Saudi intercepts missiles over Riyadh
RIYADH - Saudi air defences intercepted ballistic missiles over Riyadh and a city along the Yemen border late Saturday, leaving at least two civilians wounded in the curfew-locked capital amid efforts to curb the coronavirus pandemic.
Multiple explosions shook Riyadh in the attack, which the Saudi-led military coalition blamed on Yemen's Iran-aligned Huthi rebels who have previously targeted Saudi cities with missiles, rockets and drones.
It was the first major assault on Saudi Arabia since the Huthis offered last September to halt attacks on the kingdom after devastating twin strikes on Saudi oil installations.
"Two ballistic missiles were launched towards the cities of Riyadh and Jizan," the official Saudi Press Agency reported, citing the coalition fighting the rebels.
Their interception sent shrapnel falling on residential neighbourhoods in the cities, resulting in two civilian casualties in Riyadh, a civil defence spokesman said in a separate statement released by SPA.
There was no immediate comment from the rebels.
At least three blasts rocked the capital -- under a 15-hour coronavirus curfew -- just before midnight, according to reporters. Jizan, like many other Saudi cities, faces a shorter dusk-to-dawn curfew.
The assault comes despite a show of support on Thursday by all of Yemen's warring parties for the United Nations' call for a ceasefire to protect civilians from the coronavirus pandemic.
Saudi Arabia, the Yemeni government and the rebels all welcomed an appeal from UN Secretary General Antonio Guterres for an "immediate global ceasefire" to help avert disaster for vulnerable people in conflict zones.
The call coincided with the fifth anniversary of Saudi Arabia's military intervention in Yemen's civil war, which was launched to shore up the internationally recognised government against the Huthi rebels.
Yemen's broken healthcare system has not so far recorded a case of the COVID-19 illness, but aid groups have warned that when it does hit, the impact will be catastrophic. The country is already regarded as facing the world's worst humanitarian crisis.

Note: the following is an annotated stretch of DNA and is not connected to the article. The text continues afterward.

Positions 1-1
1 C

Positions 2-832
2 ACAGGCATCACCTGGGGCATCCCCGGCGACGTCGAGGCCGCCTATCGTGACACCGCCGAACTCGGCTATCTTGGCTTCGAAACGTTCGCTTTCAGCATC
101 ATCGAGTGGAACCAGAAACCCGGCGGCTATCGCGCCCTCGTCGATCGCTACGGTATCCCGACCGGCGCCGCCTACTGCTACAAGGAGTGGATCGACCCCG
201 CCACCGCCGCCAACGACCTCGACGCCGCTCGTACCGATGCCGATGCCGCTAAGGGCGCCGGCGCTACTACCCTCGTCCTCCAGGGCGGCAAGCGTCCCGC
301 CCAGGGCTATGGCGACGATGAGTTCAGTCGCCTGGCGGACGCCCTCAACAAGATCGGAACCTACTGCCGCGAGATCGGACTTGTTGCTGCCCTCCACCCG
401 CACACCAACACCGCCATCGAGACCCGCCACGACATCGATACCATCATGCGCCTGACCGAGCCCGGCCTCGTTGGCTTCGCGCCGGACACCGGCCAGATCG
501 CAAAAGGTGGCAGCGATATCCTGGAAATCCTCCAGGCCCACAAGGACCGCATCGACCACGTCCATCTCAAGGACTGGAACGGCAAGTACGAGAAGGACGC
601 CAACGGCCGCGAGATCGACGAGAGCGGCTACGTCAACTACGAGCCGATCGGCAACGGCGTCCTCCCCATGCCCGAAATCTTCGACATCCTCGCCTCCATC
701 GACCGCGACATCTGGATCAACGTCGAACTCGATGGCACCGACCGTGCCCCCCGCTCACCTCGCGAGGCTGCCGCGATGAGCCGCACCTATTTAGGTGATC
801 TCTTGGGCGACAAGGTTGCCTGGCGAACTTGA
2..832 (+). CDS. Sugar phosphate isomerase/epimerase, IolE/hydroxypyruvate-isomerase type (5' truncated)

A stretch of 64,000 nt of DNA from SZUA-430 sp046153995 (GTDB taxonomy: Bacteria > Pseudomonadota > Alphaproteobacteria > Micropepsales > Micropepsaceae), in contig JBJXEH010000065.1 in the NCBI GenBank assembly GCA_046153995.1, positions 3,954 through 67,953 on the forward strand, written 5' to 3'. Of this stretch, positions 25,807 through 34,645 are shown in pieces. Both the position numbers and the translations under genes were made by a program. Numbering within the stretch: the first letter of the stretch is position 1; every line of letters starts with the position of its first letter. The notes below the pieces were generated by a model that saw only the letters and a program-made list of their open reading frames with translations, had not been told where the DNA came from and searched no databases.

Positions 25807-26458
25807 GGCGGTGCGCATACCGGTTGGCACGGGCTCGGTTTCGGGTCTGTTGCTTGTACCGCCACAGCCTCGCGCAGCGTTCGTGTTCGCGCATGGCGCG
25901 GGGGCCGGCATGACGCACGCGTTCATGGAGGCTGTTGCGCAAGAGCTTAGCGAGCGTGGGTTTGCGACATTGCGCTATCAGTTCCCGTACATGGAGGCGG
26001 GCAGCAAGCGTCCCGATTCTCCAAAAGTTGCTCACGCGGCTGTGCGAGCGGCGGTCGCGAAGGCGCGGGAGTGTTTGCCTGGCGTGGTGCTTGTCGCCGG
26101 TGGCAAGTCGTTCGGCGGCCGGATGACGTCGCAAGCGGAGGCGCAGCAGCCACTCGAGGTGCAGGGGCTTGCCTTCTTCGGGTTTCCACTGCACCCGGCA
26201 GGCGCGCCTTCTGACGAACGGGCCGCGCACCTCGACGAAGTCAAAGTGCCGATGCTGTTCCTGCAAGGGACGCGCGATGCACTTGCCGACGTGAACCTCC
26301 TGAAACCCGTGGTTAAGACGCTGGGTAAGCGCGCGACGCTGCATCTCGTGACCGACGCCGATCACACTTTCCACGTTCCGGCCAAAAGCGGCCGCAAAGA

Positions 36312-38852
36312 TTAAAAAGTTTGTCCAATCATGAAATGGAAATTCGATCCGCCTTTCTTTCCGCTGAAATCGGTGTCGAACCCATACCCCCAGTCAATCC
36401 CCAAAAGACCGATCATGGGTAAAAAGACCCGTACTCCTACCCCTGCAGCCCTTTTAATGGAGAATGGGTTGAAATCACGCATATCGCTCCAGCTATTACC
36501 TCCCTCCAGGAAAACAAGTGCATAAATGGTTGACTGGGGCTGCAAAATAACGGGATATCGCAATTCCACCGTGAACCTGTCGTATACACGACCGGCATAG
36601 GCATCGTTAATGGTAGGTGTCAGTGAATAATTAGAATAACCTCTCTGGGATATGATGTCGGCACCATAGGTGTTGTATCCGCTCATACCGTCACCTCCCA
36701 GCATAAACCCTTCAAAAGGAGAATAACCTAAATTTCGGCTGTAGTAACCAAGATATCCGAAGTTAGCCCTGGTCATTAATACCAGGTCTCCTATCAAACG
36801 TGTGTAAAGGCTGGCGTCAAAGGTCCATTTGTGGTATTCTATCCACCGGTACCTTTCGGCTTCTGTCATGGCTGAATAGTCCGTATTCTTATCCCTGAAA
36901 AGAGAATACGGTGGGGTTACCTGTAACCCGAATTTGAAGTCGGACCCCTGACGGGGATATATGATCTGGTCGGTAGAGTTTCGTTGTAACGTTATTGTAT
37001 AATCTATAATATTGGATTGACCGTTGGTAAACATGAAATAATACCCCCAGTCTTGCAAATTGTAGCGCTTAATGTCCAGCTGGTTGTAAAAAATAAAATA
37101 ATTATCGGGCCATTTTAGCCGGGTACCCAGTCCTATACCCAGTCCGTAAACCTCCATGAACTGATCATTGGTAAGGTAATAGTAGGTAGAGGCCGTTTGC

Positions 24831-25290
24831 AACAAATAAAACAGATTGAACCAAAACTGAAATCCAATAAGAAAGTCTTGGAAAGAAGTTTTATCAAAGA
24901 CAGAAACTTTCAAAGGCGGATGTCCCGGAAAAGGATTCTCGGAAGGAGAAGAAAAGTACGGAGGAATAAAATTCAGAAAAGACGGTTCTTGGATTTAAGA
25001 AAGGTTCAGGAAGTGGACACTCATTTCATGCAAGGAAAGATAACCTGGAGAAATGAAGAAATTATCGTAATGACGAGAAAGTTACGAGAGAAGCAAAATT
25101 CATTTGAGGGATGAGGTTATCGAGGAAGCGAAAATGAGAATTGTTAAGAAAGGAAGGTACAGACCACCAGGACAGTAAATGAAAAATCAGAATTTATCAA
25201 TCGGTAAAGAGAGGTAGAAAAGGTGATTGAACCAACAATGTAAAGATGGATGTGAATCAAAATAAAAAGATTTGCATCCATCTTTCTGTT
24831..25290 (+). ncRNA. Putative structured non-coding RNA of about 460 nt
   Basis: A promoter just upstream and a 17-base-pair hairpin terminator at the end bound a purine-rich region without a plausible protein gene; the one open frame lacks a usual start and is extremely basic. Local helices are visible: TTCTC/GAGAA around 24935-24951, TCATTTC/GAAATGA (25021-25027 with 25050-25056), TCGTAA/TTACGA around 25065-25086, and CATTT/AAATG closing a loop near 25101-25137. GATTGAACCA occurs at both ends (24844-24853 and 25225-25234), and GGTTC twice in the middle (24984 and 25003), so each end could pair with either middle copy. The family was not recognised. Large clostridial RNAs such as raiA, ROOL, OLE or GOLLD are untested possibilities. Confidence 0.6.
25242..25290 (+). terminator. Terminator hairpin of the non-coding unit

Saudi Arabia is also scrambling to limit the spread of the disease at home. The kingdom's health ministry has reported 1,203 coronavirus infections and four deaths from the disease so far.
Fighting has recently escalated again between the Huthis and Riyadh-backed Yemeni troops around the strategic northern districts of Al-Jouf and Marib, ending a months-long lull.
The warring sides had earlier shown an interest in de-escalation, with a Saudi official saying in November that Riyadh had an "open channel" with the rebels with the goal of ending the war.
The Huthis also offered to halt all missile and drone attacks on Saudi Arabia after strikes on its oil installations last September, which were claimed by the rebels but widely blamed on Iran, despite its denials.
But those efforts seem to have unravelled. Observers say the rebels may have used the lull to bolster their military capabilities.
Riyadh had expected a quick victory when it led a multi-billion dollar intervention in 2015 to oust Huthi rebels, under a newly assertive foreign policy led by Crown Prince Mohammed bin Salman.
But the costly intervention has failed to uproot the rebels from their northern strongholds, while pushing the Arab world's poorest nation into a humanitarian crisis.